Now, perhaps PEMT is so strongly inhibited by S-Adenosylhomocysteine because it generates so much S-Adenosylhomocysteine. My suspicion is that it is playing a more fundamental physiological role that’s not really supposed to change. One thing we know is that PEMT generally accounts for about 30% of how much phosphatidylcholine you’re making. The other pathway is called the CDP-choline pathway, and that’s where you take choline from the diet or from the breakdown of acetylcholine or phosphatidylcholine. You take free choline and you synthesize phosphatidylcholine without the use of methylation. That’s 70% of phosphatidylcholine synthesis.

Phosphatidylethanolamine methyltransferase, PEMT, makes phosphatidylcholine molecules that are highly enriched in DHA. And the phosphatidylcholine molecules that are derived from the CDP-choline pathway are not highly enriched in DHA. So I suspect that PEMT is designed to stay pretty much constant because it’s a means of getting DHA-enriched phosphatidylcholine phospholipids. In other words, it’s a means of getting DHA into the cell membrane. So actually, you would think that you would synthesize less choline in that pathway when you ate a lot of choline, and that’s not true. PEMT just stays very stable no matter what happens.

So what that means is that out of these three, there are two methyltransferases that are very sensitive to the methionine or SAMe flux. And that’s guanidinoacetate methyltransferase, creatine synthesis, and glycine N-methyltransferase, the glycine buffer system.

Out of these two, GNMT, the glycine buffer system, is exquisitely sensitive to the SAMe flux because not only does it have low affinity for S-Adenosylmethionine and thus become more active when you get SAMe into the higher ranges, but you augment that with this powerful regulation by the methylfolate levels that act as the off switch that correlate inversely with the SAMe pool.

So GNMT is the thing that is going to be really low when you have normal physiologically low levels of SAMe and be really high when you have normal physiologically high levels of SAMe. So if you have moderate changes because of, for example MTHFR, you’re gonna hit GNMT hard. You’re gonna really affect the glycine buffer system.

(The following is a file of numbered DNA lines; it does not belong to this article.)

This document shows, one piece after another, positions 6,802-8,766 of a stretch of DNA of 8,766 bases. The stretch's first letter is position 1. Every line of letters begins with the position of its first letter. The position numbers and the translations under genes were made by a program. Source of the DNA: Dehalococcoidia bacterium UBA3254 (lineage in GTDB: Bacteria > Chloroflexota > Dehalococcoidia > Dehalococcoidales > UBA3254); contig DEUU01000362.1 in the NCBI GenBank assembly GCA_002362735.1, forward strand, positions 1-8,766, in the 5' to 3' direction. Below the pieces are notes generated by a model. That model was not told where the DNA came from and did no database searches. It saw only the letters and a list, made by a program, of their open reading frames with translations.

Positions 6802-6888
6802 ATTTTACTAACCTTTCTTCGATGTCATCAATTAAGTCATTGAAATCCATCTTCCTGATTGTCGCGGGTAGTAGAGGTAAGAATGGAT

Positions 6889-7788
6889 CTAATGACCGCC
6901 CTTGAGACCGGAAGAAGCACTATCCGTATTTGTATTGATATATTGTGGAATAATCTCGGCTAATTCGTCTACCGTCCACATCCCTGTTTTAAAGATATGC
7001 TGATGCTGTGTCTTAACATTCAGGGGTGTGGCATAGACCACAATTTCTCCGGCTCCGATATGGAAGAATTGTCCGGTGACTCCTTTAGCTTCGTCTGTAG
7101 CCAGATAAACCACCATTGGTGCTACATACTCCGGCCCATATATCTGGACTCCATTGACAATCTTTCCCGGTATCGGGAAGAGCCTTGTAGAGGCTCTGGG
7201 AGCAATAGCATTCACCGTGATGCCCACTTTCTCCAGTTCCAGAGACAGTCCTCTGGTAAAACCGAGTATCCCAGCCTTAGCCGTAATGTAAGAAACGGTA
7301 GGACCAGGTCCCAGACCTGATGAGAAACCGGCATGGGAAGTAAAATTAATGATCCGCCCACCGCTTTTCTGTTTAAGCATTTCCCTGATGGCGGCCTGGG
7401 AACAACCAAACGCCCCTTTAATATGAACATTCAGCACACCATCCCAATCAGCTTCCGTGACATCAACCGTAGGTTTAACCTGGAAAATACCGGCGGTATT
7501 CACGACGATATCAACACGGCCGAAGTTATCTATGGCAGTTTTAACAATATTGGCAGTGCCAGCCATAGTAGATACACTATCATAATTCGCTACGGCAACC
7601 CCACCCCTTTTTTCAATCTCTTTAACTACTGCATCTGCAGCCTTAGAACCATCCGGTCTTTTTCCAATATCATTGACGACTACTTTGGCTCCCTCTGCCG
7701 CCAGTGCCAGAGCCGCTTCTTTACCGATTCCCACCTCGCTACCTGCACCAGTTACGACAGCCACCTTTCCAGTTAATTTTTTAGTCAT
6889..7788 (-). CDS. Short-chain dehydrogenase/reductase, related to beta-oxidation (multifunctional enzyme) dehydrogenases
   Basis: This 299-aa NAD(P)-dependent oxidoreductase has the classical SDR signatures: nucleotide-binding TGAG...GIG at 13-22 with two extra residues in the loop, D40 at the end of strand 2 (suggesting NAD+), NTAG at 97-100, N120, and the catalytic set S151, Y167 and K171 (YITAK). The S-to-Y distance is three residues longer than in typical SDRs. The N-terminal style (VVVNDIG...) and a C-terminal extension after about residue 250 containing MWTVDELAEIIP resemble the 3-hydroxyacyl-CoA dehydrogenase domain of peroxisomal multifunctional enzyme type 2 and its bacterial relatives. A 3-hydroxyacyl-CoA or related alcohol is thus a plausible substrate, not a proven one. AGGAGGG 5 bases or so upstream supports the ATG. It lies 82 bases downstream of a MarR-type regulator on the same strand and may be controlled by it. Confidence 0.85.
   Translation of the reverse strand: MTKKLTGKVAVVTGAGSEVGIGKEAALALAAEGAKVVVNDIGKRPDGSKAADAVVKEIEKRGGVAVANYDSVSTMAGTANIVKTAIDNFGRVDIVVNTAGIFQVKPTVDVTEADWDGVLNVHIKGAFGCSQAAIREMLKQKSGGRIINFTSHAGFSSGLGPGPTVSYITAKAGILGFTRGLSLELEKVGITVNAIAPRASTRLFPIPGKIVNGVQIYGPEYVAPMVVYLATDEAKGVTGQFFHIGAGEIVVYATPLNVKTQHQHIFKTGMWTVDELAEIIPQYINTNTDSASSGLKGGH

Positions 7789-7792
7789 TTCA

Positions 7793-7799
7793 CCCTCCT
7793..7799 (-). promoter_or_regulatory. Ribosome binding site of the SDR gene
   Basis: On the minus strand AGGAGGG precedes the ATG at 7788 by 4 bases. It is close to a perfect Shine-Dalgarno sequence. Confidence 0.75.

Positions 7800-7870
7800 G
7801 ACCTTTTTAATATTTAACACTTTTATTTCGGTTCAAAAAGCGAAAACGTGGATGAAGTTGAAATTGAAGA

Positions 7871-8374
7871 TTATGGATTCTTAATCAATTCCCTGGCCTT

GAMT, guanidinoacetate methyltransferase, creatine synthesis, is not going to be as sensitive as GNMT, because you don’t have this incredible augmentation of the low affinity with the regulation by methylfolate, but you still have this low affinity for S-Adenosylmethionine that makes it so that when you have relatively low levels of SAMe, you don’t get a lot of creatine synthesis, and when you have relatively high levels, you get a lot of creatine synthesis.

My suspicion is that this is largely designed around the idea that you do need creatine in your muscles, but you store creatine in your muscles, or in your brain, or elsewhere in your tissues as well. But 90% of the creatine in the body is in your skeletal muscle. And you need to have it there, but you don’t need to be always making it.

By contrast, you have many cellular processes that are the routine minute-to-minute, second-to-second, hour-to-hour regulatory processes—DNA methylation, all these other things—that you do need to have fine-tuned. And so creatine synthesis says, “Hey, like it’s been four hours since your last steak? I don’t need to be that active right now. DNA methylation, you take over for a bit.” Then when you get the steak, you say, “Aha, now we have the excess pool of methyl groups, let’s saturate our creatine synthesis as much as we can,” and then whatever is left over gets buffered, gets added to glycine, generates homocysteine that goes through transsulfuration.

So the huge things that you want to be thinking about with MTHFR, the two really, really, really big things are the glycine buffer system and creatine synthesis.

56:05 Two Addenda: COMT and Agouti Mouse Study

Now, there are two addenda that I think are worth talking about here. So first of all, in Episode 43 I talked a lot about COMT, catechol O-methyltransferase, which is metabolizing many things, but chief among them, dopamine. If you look at the affinity of COMT for SAMe, it’s intermediate between DNMT and GNMT. In other words, DNA methyltransferase, DNA methylation, regulation of gene expression, is extremely insensitive to the SAMe pool. The glycine buffer system is extremely sensitive to the SAMe pool. COMT is intermediate.

If you have tiny fluctuations in the methyl flux, I don’t think you’re gonna have a big impact on COMT. But I think if you have a big decline in your MTHFR activity genetically or you have folate deficiency or you have a B12 deficiency or a choline deficiency, you have any of these things that are having pretty big impacts nutritionally or genetically, then that will play out for COMT. And thus, the basis for all of Episode 43.

The second addenda point I want to make is about the famous Agouti mouse study. This study got a lot of press and was very widely circulated in the nutritional world. It came out in 1998, and what they did was there are mice with the pseudoagouti gene, which are lean and healthy and longer-lived than their siblings. And there’s a difference in coat color where their siblings are yellow, but they’re also obese, hyperinsulinemic, more susceptible to cancer, shorter-lived. And the mice with the pseudoagouti gene develop black modeling in their coat and also health effects.